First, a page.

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Are Toxic Air Contaminants the same as Hazardous Air Pollutants?
Most Hazardous Air Pollutants (HAPs) are also Toxic Air Contaminants or TACs, however there are only 188 HAPs while Michigan has over 1,200 TACs regulated under our TAC rules. Our staff consider what level of TACs may be emitted from industrial processes when those process are getting an air permit. There are health-based screening levels that are looked at and compared with what pollutants a company is asking to emit into the outdoor or ambient air. These screening levels are designed to be protective of sensitive groups, such as the very young, the elderly and those with existing conditions.
For more questions and answers about TACs, check out our Michigan Air Toxics Rules Overview
What are criteria pollutants?
The Clean Air Act requires EPA to set National Ambient Air Quality Standards (NAAQS) for six common air pollutants (also known as "criteria air pollutants"); Particulate Matter (PM), Volatile Organic Compounds (VOCs), Carbon Monoxide (CO) Oxides of Nitrogen (NOx), Sulfur dioxide (SO2) and Lead. These pollutants are found all over the U.S. They can harm your health and the environment, and cause property damage. More specific information on these pollutants can be found on our State Implementation Plan webpage.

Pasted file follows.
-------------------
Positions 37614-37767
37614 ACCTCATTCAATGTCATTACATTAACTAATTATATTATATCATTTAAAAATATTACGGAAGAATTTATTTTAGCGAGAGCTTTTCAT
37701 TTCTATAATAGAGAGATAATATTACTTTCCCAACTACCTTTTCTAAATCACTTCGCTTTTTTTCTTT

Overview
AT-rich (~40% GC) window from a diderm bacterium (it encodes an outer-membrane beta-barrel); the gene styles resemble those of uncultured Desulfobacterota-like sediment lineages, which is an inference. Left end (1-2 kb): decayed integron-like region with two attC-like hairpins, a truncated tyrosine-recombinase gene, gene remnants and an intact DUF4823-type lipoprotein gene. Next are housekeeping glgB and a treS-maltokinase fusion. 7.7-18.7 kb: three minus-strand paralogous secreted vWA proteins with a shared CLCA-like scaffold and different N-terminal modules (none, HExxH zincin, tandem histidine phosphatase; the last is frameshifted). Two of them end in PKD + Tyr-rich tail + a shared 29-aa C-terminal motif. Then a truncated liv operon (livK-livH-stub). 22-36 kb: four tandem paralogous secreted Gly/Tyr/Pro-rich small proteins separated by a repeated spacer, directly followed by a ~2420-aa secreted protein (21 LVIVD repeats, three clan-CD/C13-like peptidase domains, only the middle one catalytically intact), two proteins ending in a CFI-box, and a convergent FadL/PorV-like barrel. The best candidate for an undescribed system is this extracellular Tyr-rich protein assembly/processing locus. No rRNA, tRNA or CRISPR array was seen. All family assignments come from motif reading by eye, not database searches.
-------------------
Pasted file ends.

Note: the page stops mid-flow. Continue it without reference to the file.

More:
What are Hazardous Air Pollutants?
Hazardous Air Pollutants or HAPs are those pollutants identified by the U.S. Environmental Protection Agency (USEPA) known or suspected to cause cancer or other serious health effects. USEPA has and continues to promulgate standards to reduce the release of these 188 HAPS into the environment. The standards are referred to as the National Emission Standards for Hazardous Air Pollutants or NESHAPs. They require the use of Maximum Achievable Control Technology (MACT) to reduce the particular HAP emission.
For additional information about HAPs and the NESHAPs visit the National Air Toxics Assessment website.